Updates in Nontuberculous Mycobacterial Lung Infections

Nicholas Gross, MD, PhD


December 18, 2015

Pulmonary Disease Due to Nontuberculous Mycobacteria: Current State and New Insights

McShane PJ, Glassroth J
Chest. 2015;148:1517-1527

Study Summary

Nontuberculous mycobacterial (NTM) infections of the lungs are seldom effectively diagnosed and treated before much time has passed, and ineffective medications have been tried. The symptoms, cough, and fatigue resemble those of more common respiratory conditions.

In a recent study,[1] Medicare claims data were used to compare the demographics, treatment characteristics, and utilization patterns of 738 patients with NTM infections with a matched control group of 5166 otherwise similar persons. Prediagnosis comorbid conditions were up to 35 times more common, respiratory symptoms and signs were 16 times more common, and prediagnostic resource utilization was 11 times more common in the NTM group than the control group (all P <.001). The delay in diagnosis is typified by the results.


The term "nontuberculous mycobacteria" encompasses more than 140 species and subspecies of mycobacteria—Mycobacterium avium complex, Mycobacterium kasasii, and Mycobacterium abscessus being the most common. The lungs can be infected, presumably by inhalation, but humans can also be infected in a variety of other ways. There are reports of postoperative infections and infections of the skin, uterus, joints, middle ear, lymph nodes, and indwelling catheters. Infection can occur in immune-competent as well as immunocompromised patients.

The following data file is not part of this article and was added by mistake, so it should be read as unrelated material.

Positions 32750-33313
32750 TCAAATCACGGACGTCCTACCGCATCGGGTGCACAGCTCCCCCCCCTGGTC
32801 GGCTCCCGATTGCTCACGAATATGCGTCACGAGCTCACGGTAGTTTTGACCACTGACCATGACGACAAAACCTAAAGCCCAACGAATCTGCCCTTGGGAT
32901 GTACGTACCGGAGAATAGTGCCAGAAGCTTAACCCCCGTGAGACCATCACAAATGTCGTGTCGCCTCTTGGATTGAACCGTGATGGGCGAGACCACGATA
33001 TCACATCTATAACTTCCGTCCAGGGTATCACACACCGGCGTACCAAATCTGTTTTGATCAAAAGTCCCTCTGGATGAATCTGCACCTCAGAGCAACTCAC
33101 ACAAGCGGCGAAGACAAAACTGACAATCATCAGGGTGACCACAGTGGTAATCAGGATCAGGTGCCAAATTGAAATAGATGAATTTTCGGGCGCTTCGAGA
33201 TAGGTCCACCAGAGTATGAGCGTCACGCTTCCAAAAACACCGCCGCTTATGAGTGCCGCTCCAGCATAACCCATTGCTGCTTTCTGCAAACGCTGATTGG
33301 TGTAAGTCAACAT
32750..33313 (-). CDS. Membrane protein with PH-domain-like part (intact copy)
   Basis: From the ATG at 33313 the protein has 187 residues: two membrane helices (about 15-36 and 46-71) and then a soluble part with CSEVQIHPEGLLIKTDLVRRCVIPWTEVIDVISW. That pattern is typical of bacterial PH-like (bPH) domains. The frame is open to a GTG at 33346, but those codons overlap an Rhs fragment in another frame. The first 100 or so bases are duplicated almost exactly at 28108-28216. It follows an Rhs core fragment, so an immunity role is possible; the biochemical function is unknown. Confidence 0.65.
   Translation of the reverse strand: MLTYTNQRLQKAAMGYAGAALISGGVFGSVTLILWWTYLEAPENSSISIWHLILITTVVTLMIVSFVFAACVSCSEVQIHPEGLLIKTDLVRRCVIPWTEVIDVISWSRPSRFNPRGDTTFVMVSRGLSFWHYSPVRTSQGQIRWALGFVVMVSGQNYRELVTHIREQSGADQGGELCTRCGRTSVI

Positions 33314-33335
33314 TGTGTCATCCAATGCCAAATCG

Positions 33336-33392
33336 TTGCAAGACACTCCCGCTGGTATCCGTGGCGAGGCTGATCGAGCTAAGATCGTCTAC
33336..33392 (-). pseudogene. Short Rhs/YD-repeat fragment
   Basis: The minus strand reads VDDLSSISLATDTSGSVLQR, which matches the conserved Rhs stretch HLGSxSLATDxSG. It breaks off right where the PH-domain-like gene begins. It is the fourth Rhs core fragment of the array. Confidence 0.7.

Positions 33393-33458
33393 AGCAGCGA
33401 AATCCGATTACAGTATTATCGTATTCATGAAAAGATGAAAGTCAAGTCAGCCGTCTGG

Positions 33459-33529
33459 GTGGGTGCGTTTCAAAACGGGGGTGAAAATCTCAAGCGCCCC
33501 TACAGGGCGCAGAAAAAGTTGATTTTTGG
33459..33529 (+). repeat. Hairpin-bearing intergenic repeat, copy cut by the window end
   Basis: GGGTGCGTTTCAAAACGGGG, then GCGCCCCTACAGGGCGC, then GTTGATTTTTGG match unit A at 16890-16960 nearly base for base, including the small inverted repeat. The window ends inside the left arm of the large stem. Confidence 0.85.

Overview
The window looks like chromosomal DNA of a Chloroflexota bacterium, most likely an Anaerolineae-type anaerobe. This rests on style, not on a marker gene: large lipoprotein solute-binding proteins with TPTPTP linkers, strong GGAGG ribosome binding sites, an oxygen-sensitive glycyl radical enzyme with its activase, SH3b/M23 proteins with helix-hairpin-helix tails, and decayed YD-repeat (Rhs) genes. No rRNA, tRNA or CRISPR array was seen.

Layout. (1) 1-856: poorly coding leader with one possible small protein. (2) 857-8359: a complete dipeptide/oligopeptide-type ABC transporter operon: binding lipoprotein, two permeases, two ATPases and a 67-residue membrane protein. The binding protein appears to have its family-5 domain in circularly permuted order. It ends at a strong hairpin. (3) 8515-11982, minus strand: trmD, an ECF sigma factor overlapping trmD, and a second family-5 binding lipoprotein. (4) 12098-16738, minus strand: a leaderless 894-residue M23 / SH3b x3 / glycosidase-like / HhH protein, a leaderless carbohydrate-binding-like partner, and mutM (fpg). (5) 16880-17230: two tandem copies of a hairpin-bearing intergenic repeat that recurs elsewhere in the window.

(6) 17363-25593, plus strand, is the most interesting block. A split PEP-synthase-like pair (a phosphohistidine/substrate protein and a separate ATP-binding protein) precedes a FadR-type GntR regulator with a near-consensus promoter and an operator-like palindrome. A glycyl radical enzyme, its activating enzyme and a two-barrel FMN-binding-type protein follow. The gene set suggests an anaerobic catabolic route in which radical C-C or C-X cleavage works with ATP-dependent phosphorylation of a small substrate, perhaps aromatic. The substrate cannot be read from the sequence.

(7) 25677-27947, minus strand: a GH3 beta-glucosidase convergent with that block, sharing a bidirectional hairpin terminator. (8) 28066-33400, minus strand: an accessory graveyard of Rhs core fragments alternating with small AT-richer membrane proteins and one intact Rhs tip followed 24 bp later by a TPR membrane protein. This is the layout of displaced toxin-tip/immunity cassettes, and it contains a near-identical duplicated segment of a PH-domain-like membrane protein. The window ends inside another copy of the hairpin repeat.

The prevalence of NTM-related lung disease appears to be increasing.[1] Recently, a cluster of NTM infections related to heater/cooler devices was reported to the Centers for Disease Control and Prevention,[2] and the US Food and Drug Administration issued a safety communication.[3] NTM infections occurred in patients who had undergone cardiopulmonary bypass involving a heater/cooler device within the previous 4 years.

The current report illustrates the typical delay in diagnosing and treating NTM-related lung infections, and the need for awareness of the problem and institution of appropriate diagnostic tests and treatment. Diagnosis is typically made from microbiologic tests; like Mycobacterium tuberculosis, NTM organisms are slow growers. Final species identification may require nucleic acid probes. Treatment guidelines are available[4] and recommend triple therapy with the same drugs as for M tuberculosis, namely a combination of three drugs from the list of azithromycin or clarithromycin, ethambutol, rifampin, and amikacin. Poor compliance and noncompliance with therapy are major concerns.


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